U.S. Supreme Court Activity in Police Cases
The U.S. Supreme Court issued several important opinions over the past year: (1) Plumhoff v. Rickard (use-of-force) (2) Fernandez v. California (consent to search); and Navarette v. California (anonymous tip as reasonable suspicion) (summaries courtesy of SCOTUSBlog). The three cases provide guidance on when and how officers can use deadly force, can search a residence, or stop some suspected of criminal activity.
In the upcoming term (October 2014), the Supreme Court will address at least one police case: Heien v. North Carolina. There, a local sheriff’s deputy pulled a car over for a traffic stop on the mistaken belief that North Carolina law required two functioning brake lights (not one). The question before the Court is whether an officer’s mistake of the law can constitute reasonable suspicion for a traffic stop.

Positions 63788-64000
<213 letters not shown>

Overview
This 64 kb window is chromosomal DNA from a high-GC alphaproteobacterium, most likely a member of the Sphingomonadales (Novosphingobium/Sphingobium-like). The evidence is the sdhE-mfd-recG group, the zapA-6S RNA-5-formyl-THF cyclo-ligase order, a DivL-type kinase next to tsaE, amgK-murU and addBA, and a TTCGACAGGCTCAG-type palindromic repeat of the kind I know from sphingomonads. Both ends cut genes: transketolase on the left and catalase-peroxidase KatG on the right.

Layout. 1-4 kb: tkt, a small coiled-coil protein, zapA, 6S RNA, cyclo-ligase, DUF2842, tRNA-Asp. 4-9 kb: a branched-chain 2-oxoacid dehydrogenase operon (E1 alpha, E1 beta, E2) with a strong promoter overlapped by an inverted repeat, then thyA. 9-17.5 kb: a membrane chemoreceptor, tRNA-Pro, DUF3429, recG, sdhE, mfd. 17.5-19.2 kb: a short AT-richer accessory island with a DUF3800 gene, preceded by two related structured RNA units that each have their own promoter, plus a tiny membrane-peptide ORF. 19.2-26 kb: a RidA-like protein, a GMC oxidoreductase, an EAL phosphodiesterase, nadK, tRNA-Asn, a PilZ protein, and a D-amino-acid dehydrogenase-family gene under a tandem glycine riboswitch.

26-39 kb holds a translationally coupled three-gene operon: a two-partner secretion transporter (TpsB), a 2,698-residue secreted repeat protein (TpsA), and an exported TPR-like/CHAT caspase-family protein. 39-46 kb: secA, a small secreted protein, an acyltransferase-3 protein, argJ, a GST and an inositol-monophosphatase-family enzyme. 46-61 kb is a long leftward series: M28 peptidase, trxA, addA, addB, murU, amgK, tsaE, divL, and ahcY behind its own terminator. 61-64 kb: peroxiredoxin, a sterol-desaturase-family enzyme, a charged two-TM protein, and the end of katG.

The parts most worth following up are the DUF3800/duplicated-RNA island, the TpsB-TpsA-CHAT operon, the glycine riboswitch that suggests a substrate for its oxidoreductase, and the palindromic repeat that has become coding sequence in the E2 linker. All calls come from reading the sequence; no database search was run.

This document is intended to provide you with general information about legal developments. The contents of this document are not intended to provide specific legal advice. If you have questions about the contents of this alert, please contact Kevin Allen at 415-697-3455 or at firstname.lastname@example.org. This communication may be considered advertising in some jurisdictions.